Perhaps Marinetti was ahead of his time; he certainly foresaw molecular and nouvelle cuisine, and even meal replacements like Soylent and protein powder that are so popular today. He treated raw ingredients like art materials, and found pasta aesthetically unappealing. Take his recipe for the "Excited Pig," salami immersed in espresso and eau de cologne, or the "Dish with Sounds and Smells," a plate containing a quarter of a fennel bulb, an olive, a candied fruit, and a tactile device made of sandpaper and black velvet, to be rubbed by the eater's fingers while eating. Perfumes sprayed into the air by waiters would aid tasting, and some snippets of a Wagner opera become “ingredients” to heighten the flavors of the dish.

Not all the Futurist recipes are as bizarre as these, or the "Raw Meat Slashed to the Sound of a Trumpet," which is described as cubes of rum and vermouth-infused meat served on a bed of red pepper and snow, chewed in between “impetuous trumpet blasts blown by the eater.” Some seem entirely edible, even doable, like Fillìa's "Renewal Dish," which was meant to be an antidote to old customers requesting pasta. It consisted of boiled rice fried in butter and set upon spheres of lettuce that had been sprayed with grappa, served over a mixture of fresh tomatoes and boiled potatoes. Even British food writer Elizabeth David, who noted that the Futurist recipes were “founded on the shock principle of combining unsuitable and exotic ingredients,” included no less than eight of Marinetti's recipes in Italian Food.

Futurism and its cuisine fizzled out with Marinetti's death in 1944, and pasta obviously prevailed. In fact, 85 years after the Futurist Cookbook was published, it seems that pasta is more popular than ever; Italians have no problems consuming 53 pounds of it per person per year and recent (Italian) health studies show that pasta does not negatively affect body weight, an attempt to reverse the the anti-carbohydrate attitude of the nineties. “We’re talking about a fundamental component of Italian Mediterranean tradition, and there is no reason to do without it,” says Licia Lacoviello, head of molecular and nutritional epidemiology at the Neuromed Institute. It could almost be a direct response to the Futurist manifesto.

More than anything, pasta remains the proud symbol of the country's gastronomic identity, a beloved staple, a nationally unifying yet regionally diverse food, the favorite midweek lunch, the must-have special occasion starter, and heirloom recipe. What would Italy be without it? What would the world be without it? What comes to mind are those famous words of Italian screen goddess Sophia Loren: “Everything you see, I owe to spaghetti.”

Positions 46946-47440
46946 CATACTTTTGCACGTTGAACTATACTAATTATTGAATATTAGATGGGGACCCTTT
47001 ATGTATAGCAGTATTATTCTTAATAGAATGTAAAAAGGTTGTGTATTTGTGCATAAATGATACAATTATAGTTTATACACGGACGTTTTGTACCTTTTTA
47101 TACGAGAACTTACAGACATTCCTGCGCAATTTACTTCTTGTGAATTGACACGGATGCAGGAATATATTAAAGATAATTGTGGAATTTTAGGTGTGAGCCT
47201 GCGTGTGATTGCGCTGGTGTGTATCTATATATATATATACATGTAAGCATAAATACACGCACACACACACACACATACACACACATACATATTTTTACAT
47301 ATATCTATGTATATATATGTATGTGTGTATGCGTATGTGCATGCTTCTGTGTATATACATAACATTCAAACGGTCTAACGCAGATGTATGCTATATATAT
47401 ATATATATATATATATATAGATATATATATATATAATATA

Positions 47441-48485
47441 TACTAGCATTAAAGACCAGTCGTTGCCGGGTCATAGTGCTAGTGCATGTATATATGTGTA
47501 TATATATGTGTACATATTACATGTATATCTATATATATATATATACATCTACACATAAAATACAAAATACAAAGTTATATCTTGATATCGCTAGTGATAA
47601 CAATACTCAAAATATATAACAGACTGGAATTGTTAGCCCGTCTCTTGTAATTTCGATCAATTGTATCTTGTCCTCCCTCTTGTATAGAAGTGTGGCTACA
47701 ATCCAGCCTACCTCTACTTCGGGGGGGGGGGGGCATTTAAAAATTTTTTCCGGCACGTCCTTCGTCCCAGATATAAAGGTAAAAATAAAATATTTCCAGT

Do you think the Italian Futurists were revolutionary, or just plain wrong? Let us know in the comments!

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1 Comment

Kate K. March 28, 2017
Thank you for writing this. It made me think of Mina Loy, an artist/poet/hat-designer who was deeply involved with Futurist art and politics in the early 20th century. Her perspective on cooking and eating provides an interesting counterpoint with Marinetti's later, bombastic exercises. In "An Effectual Marriage," she explores the coldness and disintegration of her relationship with Florentine Giovanni Papini, tracing the denial embodied by her attempt at domestic bliss:
. . . .
In the mornings she dropped
Cool crystals
Through devotional fingers
Saccharine for his cup
And marketed
With a Basket
Trimmed with a red flannel flower
When she was lazy
She wrote a poem on the milk bill
The first strophe Good morning
The second Good night
Something not too difficult
to learn by heart

The scrubbed smell of the white-wood table
Greasy cleanliness of the chopper board
The coloured vegetables
Intuited quality of flour
Crickly sparks of straw-fanned charcoal
Ranged themselves among her audacious happinesses
Pet simplicities of her Universe
Where circles were only round
Having no vices.
(This narrative halted when I learned that the
house which inspired it was the home of a mad
--Forte dei Marmi)

As part of a movement whose members frequently, explicitly endorsed fascism, violence, and misogyny, Loy characterizes herself as "a secret service buffoon to the Woman's Cause" and "not quite a lady" in "Lion's Jaws," a poem that satirizes F. T. Marinetti and Papini, both of whom she had intense relationships with. Heavens help her.

[Pardon for writing such a long comment!]